With workers returning to the workplace, many are wondering what that environment will look like in the near future. Industry leaders understand the source of this concern and are rallying around two words that could signify things to come: hybrid work.
To today’s employees, hybrid work is nothing new, nor is it an unwelcome addition. According to an Accenture study, 83% of workers prefer a hybrid work model over working entirely remotely or in person. Plus, Accenture also revealed that hybrid is already used by 63% of high-growth companies.
Why? Because employers understand its value. Hybrid work isn’t just a gift for employees trying to be more productive and efficient; it gives your team the freedom to think outside the box and bring innovative solutions to the table.
Here are three ways leaders can leverage hybrid work models to inspire innovation within their ranks:
1. Encourage cross-departmental collaboration.
Pantheon understands the importance of cross-functional collaboration and acts accordingly by inviting workers of different functions to meetings that don’t necessarily fall within the purview of their department. Why?
A report compiled by Accenture’s Industry X.0 Research team shows that many well-established companies still maintain that siloed departmental process. Of the 1,500 global senior and C-Suite industrial executives surveyed, 75% said that different business functions (e.g., research and development, engineering, marketing, operations, and sales) work against one another rather than together.
Cross-departmental collaboration gets everyone in your company on the same page. When every department is in sync, innovation becomes more organic and easier to implement. According to Pantheon’s director of brand and digital experience, Sarah Fruy, collaboration across departments is a regular part of their organizational workflow.
“At Pantheon, we regularly invite co-workers from different functions to join our planning and analytics review sessions,” Fruy said. “Why? We want to make sure that whatever we do has overlap across our workforce, which helps our efforts go farther. While you’re weighing whether a project belongs on the front burner, check to see if it overlaps with other departments like sales, IT, product, or customer service. The most successful companies align their priorities so they can scale them across the business and maximize resources.”
In doing this, you are scaling up productivity and giving yourself the best shot for possible revenue growth. A side benefit is that employees will feel more included, which can do wonders for productivity as well.
2. Put people at the center of all your initiatives.
This isn’t anecdotal. An ADP survey of U.S. workers shows that employees who feel “strongly connected” to their employers are 75 times more likely to be “fully engaged” at work. As the landscape of the workplace shifts to where the workers are driving the market, it is more crucial than ever that your workforce feels connected and valuable.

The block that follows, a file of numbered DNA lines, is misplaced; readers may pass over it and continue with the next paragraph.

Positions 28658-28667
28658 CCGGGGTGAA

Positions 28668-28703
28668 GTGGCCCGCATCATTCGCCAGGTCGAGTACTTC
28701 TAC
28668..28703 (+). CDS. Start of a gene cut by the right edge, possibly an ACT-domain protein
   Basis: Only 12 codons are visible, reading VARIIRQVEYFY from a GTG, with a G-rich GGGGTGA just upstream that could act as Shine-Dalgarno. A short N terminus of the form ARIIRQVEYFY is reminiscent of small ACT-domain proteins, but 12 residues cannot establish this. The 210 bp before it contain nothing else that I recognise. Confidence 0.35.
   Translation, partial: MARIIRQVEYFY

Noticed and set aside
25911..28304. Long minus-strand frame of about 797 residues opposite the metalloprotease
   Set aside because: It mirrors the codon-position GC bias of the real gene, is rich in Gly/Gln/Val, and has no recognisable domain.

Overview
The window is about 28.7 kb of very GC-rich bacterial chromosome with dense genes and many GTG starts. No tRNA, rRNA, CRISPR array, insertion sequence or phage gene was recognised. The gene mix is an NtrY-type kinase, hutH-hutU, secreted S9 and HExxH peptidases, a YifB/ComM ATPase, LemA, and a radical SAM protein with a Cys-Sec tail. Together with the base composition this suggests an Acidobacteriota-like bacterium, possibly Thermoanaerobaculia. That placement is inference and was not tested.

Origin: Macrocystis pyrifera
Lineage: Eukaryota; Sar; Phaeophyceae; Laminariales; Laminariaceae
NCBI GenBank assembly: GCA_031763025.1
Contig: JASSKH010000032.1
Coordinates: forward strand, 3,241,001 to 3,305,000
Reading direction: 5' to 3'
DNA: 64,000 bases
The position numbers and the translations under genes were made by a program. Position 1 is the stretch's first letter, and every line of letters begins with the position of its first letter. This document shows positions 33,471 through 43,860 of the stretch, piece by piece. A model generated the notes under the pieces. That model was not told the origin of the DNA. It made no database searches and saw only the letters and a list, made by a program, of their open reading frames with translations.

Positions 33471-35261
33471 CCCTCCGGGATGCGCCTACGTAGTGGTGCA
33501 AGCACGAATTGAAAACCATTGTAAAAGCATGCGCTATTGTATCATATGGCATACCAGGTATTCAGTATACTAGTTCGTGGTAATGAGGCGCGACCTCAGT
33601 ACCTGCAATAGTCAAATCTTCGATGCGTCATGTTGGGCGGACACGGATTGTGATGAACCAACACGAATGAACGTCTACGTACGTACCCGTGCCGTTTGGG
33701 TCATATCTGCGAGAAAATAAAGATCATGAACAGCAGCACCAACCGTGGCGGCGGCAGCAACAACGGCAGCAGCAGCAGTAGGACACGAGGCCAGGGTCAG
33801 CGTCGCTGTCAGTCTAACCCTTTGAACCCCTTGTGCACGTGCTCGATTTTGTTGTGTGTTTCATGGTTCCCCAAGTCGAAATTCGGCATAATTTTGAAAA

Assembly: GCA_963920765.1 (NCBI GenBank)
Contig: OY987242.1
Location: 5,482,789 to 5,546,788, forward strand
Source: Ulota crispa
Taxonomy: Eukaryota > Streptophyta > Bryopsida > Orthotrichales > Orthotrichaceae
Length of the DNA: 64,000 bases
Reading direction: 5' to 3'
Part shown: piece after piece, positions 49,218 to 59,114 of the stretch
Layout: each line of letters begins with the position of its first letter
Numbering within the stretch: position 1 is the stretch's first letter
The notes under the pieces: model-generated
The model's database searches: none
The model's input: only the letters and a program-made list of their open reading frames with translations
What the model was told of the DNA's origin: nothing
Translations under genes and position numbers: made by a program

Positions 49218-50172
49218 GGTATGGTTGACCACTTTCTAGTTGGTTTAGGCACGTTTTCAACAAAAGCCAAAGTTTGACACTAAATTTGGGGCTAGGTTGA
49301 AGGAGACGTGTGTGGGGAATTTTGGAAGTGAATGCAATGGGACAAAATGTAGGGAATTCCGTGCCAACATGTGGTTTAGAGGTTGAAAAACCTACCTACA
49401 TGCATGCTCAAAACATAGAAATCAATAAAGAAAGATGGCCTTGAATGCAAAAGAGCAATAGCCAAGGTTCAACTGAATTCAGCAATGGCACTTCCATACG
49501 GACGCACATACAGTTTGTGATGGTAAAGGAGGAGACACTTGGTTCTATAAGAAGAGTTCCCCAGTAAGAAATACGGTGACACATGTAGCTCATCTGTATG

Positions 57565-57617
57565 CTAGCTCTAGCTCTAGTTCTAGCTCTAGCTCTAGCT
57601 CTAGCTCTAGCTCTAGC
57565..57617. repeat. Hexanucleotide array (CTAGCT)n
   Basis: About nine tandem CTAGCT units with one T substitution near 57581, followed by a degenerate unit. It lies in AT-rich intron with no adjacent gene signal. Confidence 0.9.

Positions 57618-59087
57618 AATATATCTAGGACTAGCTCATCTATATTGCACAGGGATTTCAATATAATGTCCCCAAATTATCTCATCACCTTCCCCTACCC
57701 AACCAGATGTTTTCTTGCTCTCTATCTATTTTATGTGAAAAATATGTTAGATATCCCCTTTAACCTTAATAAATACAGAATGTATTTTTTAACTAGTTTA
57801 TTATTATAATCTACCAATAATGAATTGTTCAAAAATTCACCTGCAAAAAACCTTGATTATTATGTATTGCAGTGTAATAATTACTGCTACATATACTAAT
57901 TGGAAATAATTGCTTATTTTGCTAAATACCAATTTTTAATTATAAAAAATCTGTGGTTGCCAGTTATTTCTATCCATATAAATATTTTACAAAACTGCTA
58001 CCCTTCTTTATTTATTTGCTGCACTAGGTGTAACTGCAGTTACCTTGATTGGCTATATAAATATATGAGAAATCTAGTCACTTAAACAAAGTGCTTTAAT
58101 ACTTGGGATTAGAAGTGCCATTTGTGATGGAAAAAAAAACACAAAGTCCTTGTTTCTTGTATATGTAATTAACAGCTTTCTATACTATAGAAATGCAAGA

To do this, employers need to build people-centered environments that encourage flexible work arrangements, benefits, and policies. For example, companies already use technology to expedite menial tasks so their employees can remain focused on driving strategic growth initiatives. This shift shows that companies are starting to understand the value of the employee experience in a rapidly changing job market.
We’re also seeing a surge in skills-based hiring. As the workplace has changed, many are being asked to work outside their comfort zones and acquire skills that aren’t necessarily consistent with their job descriptions.
Employees understand the value of upskilling. And in a tight job market, they will use these skills to further themselves and get better jobs. This fact isn’t lost on employers who understand how crucial employees are to their bottom line. Leaders can strive to help their people feel more appreciated, while also casting a wider net, making diversity a focus, and stoking innovation in the process.
3. Practice virtual brainstorming.
While many industry leaders embraced hybrid concepts during the return to work, others weren’t as quick to embrace them. Why? Because they thought people were most innovative when working in an office. During the lockdown, they would attempt to brainstorm just like they would in the office.
But virtual brainstorming introduces more comprehensive arrays of expertise and experience into the ideation process. In fact, studies show that virtual brainstorming produces more high-quality ideas because employees are less apprehensive about sharing their thoughts. Conversely, the same research pointed to in-person meetings leading to fewer novel concepts.
Virtual brainstorming levels the playing field and invites people everywhere to the table. And that’s usually when the most unique ideas come to the surface. Before, typically a small group would get together to brainstorm ideas. When you prioritize bringing these team members into the discussion, you have a wealth of ideas. Brainstorming with virtual tools welcomes input from introverts, extroverts, seasoned employees, newbies, in-person workers, remote teammates, and everywhere in between.
As the world changes, so, too, should the workplace. As many as 68% of American workers say they prefer the hybrid model, with up to 42% of workers saying that they would be willing to quit if their schedule demands were not met.
The hybrid model focuses on the employee, which will drive innovation and revenue growth.